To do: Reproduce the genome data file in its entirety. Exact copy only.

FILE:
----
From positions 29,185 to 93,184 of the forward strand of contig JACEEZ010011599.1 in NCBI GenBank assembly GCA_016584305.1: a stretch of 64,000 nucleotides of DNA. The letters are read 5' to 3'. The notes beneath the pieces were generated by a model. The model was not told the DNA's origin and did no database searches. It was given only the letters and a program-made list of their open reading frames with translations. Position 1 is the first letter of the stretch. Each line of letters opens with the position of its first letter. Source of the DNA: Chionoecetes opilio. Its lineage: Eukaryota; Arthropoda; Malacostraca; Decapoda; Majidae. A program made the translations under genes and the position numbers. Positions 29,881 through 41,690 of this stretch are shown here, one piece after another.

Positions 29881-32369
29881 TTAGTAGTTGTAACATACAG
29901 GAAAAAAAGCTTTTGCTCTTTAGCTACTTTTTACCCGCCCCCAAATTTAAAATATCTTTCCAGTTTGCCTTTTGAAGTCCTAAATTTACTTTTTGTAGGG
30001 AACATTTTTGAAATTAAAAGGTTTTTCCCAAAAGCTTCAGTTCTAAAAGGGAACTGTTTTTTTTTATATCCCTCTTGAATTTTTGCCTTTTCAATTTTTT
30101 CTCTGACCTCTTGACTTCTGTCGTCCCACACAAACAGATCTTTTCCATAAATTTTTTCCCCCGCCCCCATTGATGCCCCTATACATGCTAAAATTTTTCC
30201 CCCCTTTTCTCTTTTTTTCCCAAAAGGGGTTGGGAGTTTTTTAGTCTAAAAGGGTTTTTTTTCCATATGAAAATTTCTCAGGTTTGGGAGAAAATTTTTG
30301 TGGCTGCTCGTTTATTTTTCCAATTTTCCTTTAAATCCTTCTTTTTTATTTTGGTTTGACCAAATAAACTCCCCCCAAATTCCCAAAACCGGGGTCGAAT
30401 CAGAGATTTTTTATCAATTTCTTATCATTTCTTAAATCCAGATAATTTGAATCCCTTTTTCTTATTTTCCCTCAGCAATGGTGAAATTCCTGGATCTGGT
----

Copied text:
From positions 29,185 to 93,184 of the forward strand of contig JACEEZ010011599.1 in NCBI GenBank assembly GCA_016584305.1: a stretch of 64,000 nucleotides of DNA. The letters are read 5' to 3'. The notes beneath the pieces were generated by a model. The model was not told the DNA's origin and did no database searches. It was given only the letters and a program-made list of their open reading frames with translations. Position 1 is the first letter of the stretch. Each line of letters opens with the position of its first letter. Source of the DNA: Chionoecetes opilio. Its lineage: Eukaryota; Arthropoda; Malacostraca; Decapoda; Majidae. A program made the translations under genes and the position numbers. Positions 29,881 through 41,690 of this stretch are shown here, one piece after another.

Positions 29881-32369
29881 TTAGTAGTTGTAACATACAG
29901 GAAAAAAAGCTTTTGCTCTTTAGCTACTTTTTACCCGCCCCCAAATTTAAAATATCTTTCCAGTTTGCCTTTTGAAGTCCTAAATTTACTTTTTGTAGGG
30001 AACATTTTTGAAATTAAAAGGTTTTTCCCAAAAGCTTCAGTTCTAAAAGGGAACTGTTTTTTTTTATATCCCTCTTGAATTTTTGCCTTTTCAATTTTTT
30101 CTCTGACCTCTTGACTTCTGTCGTCCCACACAAACAGATCTTTTCCATAAATTTTTTCCCCCGCCCCCATTGATGCCCCTATACATGCTAAAATTTTTCC
30201 CCCCTTTTCTCTTTTTTTCCCAAAAGGGGTTGGGAGTTTTTTAGTCTAAAAGGGTTTTTTTTCCATATGAAAATTTCTCAGGTTTGGGAGAAAATTTTTG
30301 TGGCTGCTCGTTTATTTTTCCAATTTTCCTTTAAATCCTTCTTTTTTATTTTGGTTTGACCAAATAAACTCCCCCCAAATTCCCAAAACCGGGGTCGAAT
30401 CAGAGATTTTTTATCAATTTCTTATCATTTCTTAAATCCAGATAATTTGAATCCCTTTTTCTTATTTTCCCTCAGCAATGGTGAAATTCCTGGATCTGGT